The error message in the title of this blog entry seems to be causing a lot of people in the world a lot of problems. In this blog entry, I hope to be able to reproduce the problem and solve it, once and for all, for everyone everywhere, using a great tool to support you in doing so, i.e., NetBeans IDE.
Let's start with this WSDL, which is useful in this context since it lets us reproduce the problem and then solve it:
Now you should see this:
Hurray! We've reproduced several JAXB binding problems. Let's now focus on solving them.
The biggest problem in solving these kinds of problems is that you're now going to go to Google and etc. There's hundreds (thousands, maybe) of developers who have encountered these kinds of problems over the years, there are many different solutions, each depending on the specific conflicts in the specific WSDL file, hence each solution being relevant for a subset of problems only. For example, in some scenarios, the -XautoNameResolution flag is helpful, while in others it isn't. It simply depends on the kind of JAXB binding problem you're dealing with.
The best thing to do is to start here, in the official documentation:
When you put the error message into a search in the official documentation above, you'll see this:
When schemas contain similar looking element/type names, they can result in "Two declarations
cause a collision in the ObjectFactory class" errors. To be more precise, for each of all
types and many elements (exactly what elements get a factory and what doesn't is bit
tricky to explain), XJC produces one method on the ObjectFactory class in the
same package. The ObjectFactory class is created for each package that XJC generates
some files into. The name of the method is derived from XML element/type names, and the error
is reported if two elements/types try to generate the same method name."
The first solution given for the above problem, right below the paragraph above in the documentation, is this:
"If the collision is coming from two different
schemas with different target namespaces, then you can easily avoid the collision by compiling
them into different Java packages. To do this, use <schemabindings> customization
on two schemas and specify the package name."
An awesome contributor to this discussion on the NetBeans users mailing list, where this has been discussed over the past weeks, is Matthias Bläsing. He provided a solution that includes the binding customization referred to above. I used that approach to make this YouTube screencast today:
However, though the above fixes the ObjectFactory problem, the end of the YouTube screencast ends with a bit of a hack where I search through various files and rewrite bits of names to other names, which could be handled more gracefully. Matthias Bläsing to the rescue again who tells me that my approach with the rewriting is probably going to be wrong in the end: "Depending on what you changed in the XSD, the result might compile, but not work, as the elements are not recognized on the receiving side. The approach via customization is that I don't change the data definition, but only its mapping to the Java side."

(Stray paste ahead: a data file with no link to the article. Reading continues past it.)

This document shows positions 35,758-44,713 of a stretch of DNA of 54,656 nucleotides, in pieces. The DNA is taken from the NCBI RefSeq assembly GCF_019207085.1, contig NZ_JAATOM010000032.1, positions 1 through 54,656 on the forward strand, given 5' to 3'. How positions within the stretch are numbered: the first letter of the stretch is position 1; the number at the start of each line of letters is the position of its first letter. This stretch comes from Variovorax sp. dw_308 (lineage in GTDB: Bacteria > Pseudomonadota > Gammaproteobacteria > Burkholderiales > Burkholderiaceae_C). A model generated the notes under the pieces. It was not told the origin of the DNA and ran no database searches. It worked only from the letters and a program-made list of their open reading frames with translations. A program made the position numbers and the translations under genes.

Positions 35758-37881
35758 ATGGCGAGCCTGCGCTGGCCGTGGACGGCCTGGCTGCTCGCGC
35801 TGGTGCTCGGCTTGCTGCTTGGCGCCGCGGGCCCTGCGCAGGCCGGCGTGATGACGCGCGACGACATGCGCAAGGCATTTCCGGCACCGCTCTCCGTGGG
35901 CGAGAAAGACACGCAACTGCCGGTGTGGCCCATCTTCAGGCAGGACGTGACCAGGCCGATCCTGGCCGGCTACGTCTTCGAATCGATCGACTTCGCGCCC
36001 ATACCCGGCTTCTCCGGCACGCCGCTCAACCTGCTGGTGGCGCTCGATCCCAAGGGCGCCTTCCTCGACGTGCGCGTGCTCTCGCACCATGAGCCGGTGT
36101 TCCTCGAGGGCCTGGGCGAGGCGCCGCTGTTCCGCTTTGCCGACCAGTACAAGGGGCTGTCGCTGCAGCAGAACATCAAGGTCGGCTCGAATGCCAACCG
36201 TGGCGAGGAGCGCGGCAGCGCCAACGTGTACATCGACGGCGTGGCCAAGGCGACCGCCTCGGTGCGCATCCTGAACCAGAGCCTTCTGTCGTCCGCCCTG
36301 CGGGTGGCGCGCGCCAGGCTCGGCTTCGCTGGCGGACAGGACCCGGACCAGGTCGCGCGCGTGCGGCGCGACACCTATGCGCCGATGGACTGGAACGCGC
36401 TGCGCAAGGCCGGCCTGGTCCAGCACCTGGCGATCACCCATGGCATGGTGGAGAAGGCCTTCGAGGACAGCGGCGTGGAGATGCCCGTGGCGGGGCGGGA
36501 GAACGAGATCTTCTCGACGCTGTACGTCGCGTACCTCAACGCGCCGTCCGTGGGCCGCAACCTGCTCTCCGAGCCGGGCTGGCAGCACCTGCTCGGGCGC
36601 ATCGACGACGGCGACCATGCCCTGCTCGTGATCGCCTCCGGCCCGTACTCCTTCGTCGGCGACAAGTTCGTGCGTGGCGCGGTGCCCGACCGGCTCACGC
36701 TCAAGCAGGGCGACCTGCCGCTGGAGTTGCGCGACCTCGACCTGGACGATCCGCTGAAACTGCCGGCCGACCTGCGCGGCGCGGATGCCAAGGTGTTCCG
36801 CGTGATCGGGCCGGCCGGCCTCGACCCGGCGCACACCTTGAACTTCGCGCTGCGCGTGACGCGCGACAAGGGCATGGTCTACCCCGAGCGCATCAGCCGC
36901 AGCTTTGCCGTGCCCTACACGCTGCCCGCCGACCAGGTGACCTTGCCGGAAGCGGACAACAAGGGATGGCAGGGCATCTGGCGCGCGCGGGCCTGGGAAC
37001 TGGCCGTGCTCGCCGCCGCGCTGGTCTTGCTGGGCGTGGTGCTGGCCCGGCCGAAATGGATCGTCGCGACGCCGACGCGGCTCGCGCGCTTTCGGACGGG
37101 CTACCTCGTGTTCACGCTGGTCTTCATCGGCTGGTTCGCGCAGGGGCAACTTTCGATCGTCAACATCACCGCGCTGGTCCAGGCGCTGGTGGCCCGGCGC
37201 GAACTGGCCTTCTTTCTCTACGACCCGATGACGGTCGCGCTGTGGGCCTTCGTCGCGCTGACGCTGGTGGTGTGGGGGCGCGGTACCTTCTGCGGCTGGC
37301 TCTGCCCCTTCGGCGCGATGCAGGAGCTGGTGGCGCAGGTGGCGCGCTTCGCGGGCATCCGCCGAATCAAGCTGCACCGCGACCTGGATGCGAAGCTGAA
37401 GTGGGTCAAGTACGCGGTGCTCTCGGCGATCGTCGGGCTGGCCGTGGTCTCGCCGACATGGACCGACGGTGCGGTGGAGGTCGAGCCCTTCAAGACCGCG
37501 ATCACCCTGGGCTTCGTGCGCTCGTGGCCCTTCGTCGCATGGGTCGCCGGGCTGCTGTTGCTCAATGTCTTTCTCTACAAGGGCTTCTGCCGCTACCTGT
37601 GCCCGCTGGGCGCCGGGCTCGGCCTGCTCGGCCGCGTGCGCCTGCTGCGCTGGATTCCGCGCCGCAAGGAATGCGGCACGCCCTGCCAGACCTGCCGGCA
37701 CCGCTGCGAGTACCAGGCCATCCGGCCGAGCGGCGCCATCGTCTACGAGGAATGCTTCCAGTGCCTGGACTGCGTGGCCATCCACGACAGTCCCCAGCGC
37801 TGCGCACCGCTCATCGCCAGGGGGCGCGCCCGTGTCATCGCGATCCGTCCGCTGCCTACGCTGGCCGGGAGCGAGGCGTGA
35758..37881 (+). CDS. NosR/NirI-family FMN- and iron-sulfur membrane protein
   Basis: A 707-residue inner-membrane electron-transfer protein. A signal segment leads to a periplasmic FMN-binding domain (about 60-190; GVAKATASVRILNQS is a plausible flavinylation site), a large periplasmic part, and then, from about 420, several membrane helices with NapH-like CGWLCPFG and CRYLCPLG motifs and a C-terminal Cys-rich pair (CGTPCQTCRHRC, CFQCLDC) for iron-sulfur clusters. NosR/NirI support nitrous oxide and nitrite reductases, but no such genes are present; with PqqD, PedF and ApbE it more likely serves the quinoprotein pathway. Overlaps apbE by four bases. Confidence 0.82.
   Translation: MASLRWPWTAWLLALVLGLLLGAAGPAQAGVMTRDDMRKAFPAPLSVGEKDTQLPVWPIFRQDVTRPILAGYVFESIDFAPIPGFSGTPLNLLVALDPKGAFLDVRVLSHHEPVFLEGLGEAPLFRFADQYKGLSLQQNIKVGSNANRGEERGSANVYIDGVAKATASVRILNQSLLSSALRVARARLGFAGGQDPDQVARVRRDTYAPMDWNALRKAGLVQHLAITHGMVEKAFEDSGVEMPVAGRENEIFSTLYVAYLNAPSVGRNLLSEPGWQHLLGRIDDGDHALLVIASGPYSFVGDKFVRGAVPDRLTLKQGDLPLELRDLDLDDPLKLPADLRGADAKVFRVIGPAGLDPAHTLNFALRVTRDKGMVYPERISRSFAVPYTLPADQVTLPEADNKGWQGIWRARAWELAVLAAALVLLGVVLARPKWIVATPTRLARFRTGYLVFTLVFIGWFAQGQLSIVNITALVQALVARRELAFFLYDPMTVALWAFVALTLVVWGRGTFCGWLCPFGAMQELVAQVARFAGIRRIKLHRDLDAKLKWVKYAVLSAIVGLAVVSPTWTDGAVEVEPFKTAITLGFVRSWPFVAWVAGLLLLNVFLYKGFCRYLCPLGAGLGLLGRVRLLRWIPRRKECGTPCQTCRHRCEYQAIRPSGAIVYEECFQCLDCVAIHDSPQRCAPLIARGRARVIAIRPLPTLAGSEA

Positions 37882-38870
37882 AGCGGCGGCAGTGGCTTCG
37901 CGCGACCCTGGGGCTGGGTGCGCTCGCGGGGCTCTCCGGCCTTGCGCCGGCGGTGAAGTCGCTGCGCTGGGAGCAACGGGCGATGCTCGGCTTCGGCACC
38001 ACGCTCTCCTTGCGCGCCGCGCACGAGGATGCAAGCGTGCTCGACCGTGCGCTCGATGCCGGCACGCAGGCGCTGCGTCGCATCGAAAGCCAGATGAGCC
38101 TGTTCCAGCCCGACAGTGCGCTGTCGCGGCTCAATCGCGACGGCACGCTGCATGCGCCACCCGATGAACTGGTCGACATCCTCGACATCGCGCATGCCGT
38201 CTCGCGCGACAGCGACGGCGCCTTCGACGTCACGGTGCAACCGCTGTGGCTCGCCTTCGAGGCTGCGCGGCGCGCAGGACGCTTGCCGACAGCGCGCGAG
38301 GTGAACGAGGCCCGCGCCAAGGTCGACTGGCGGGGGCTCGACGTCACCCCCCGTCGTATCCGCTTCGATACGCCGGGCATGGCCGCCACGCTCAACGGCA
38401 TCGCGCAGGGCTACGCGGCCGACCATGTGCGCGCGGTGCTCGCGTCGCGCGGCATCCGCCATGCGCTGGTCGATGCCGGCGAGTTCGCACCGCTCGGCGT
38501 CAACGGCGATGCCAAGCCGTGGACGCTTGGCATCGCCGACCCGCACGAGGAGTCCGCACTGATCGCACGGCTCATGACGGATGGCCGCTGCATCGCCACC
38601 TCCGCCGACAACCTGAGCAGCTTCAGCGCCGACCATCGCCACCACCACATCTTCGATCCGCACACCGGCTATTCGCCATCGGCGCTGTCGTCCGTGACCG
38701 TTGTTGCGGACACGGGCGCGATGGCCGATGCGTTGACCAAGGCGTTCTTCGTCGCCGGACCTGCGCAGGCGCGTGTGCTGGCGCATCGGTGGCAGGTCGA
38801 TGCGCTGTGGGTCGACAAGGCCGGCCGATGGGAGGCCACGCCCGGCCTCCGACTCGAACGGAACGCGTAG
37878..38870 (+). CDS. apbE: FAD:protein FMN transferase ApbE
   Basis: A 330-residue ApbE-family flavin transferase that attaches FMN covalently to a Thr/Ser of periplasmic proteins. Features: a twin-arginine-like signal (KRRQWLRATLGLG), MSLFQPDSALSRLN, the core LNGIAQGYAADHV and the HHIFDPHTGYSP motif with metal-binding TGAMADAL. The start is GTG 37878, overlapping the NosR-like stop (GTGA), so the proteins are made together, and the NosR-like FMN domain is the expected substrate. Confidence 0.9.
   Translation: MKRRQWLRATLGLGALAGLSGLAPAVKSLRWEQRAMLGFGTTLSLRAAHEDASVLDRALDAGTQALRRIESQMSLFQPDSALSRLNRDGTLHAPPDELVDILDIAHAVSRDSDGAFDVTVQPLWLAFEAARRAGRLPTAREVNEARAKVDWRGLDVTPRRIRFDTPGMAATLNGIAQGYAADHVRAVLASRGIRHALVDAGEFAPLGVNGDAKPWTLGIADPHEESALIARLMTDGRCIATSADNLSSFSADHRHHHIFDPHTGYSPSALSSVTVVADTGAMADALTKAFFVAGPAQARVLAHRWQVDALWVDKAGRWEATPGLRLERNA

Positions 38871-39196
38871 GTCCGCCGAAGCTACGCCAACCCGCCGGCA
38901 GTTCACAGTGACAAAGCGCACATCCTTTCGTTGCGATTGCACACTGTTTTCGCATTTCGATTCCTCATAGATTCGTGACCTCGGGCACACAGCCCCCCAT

So, hurray, Matthias has provided a new binding file which solves all the problems simultaneously:
<?xml version="1.0" encoding="UTF-8"?>
<jxb:package name="moebius.data" />
<jxb:typeName suffix="Type" />
<jxb:class name="PersistentObjectOfInt2" />
<jxb:class name="PersistentObjectOfString2" />
Alternatively, download it here:
Download the above file and put it anywhere in your project, e.g., in the META-INF folder, where the 'jax-ws-catalog.xml' file is found. Name the file 'binding.xml' or whatever you like:
Select the file and press Alt-Shift-L, which copies the file's full path to the clipboard. In NetBeans IDE, right-click on the 'MoebiusIntegration' node within the 'Web Service References' node and choose 'Edit Web Service Attributes':
Next, when the dialog opens, click the 'WSDL Customization' tab, scroll all the way down to 'External Binding Files', click Add, read the helpful information, click Yes, press Ctrl-V to paste the clipboard content into the Open dialog, and click Open. You should now see this:
Click OK. Then Click OK again. After a few seconds of processing, you should now see this and be able to expand the node as shown below:
But that's not all! Guess what? Not only do you now have all the client code... and not only are all the JAXB binding problems solved... you can drag all those red-bulleted nodes you see above, which represent classes, into your own Java code. For example, this is what my main method looks like initially:
Now I put my mouse on 'AddHardwareServiceOrder', which is the first node underneath 'CustomBinding_IMoebusIntegration':
Then I drag the mouse anywhere within my own class and when I release the mouse I see this:
Also notice that everything throughout the project, generated code and everything else, compiled. In other words, I now have a solid starting point for interacting with a service made available by the WSDL with which I started.
In upcoming blog entries, I'll look more closely at the binding.xml file and explain, via explanations received from Matthias Bläsing, what the entries in it mean, how it is hooked into the build process (and also how it can be done via Maven instead of Ant) and help understand the binding file's content. For the moment, you can simply take it and then adapt it to your own needs. Hope the above helps all those people out there struggling with these specific binding problems with JAXB.